Sam Newsome

Sam Newsome
"The potential for the saxophone is unlimited." - Steve Lacy



Wednesday, October 14, 2015

Playing Octaves: Another Way to Tame the Beast

Playing octaves on the soprano in tune can be very challenging—particularly from the notes C#2 – F#3. With the exception of C#2, all of the notes have different fingerings between the octaves. I often equate playing octaves with doing squats in the gym. No matter how many times you do them, and no matter how strong you get, it always feels difficult to do. But we do them. Why? Because they work. You can also equate octaves with being like riding a bike uphill.  Again, an activity that does not feel good while doing it, but proves beneficial.

All of these exercises should be practiced at slow tempos. I recommend between quarter = 40 to quarter note = 60. And even though there are no articulations noted on these exercises, it’s recommended that you slur them, whenever possible.

Slurring allows you to focus on:

  • ·      Breath support
  • ·      Embouchure control, 
  • ·      Oral cavity manipulation (speeding up and slowing down the air flow)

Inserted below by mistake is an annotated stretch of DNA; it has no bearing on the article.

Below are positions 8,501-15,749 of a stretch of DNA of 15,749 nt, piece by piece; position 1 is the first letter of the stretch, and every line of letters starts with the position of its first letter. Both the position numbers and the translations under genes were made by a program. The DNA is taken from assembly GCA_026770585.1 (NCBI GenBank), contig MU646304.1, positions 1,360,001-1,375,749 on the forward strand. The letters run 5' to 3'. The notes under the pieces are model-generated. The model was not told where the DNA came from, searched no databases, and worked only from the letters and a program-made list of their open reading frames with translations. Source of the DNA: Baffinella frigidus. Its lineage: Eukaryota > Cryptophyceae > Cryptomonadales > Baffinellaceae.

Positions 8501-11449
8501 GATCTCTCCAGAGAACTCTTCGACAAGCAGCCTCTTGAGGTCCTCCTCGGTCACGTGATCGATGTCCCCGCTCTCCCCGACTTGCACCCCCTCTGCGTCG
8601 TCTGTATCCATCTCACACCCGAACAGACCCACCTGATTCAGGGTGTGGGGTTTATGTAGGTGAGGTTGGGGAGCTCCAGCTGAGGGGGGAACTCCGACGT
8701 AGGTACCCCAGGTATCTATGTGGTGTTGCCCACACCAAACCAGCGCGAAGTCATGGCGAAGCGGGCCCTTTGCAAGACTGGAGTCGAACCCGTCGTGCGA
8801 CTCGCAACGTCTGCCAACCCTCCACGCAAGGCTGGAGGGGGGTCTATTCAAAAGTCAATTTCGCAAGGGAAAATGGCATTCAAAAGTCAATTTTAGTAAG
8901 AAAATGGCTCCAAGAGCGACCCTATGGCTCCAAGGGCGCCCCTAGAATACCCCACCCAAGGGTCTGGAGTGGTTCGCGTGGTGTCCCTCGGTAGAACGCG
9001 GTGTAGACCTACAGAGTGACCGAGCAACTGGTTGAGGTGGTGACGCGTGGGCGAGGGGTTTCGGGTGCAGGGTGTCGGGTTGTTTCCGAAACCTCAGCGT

•     And of course practice them with a chromatic tuner.



EXERCISE 1: (Half note ascending and descending octaves moving in half steps)




EXERCISE 2: (Quarter note descending and ascending octaves moving in half steps)






EXERCISE 3: (Half note descending octaves moving in half steps)







Benefits from these exercises:

Ø  Increased flexibility
Ø  Better pitch and tone quality control between the octaves
Ø  Strengthens embouchure
Ø  Increases breath support

Good luck taming the delicate beast!




2 comments:

  1. Thanks, Sam...I've always wondered if this is the technical concept Steve Lacy was working with in his piece "Revenue" - to force himself to come to terms with the octaves on open C#.

    ReplyDelete
  2. Hi Veal, it's a little different. Of course, Revenue is all about the C#, this is a little more broad, focusing on the idiosyncrasies all over the horn. But that's an interesting observation. I might have to do a piece on that. Thanks!

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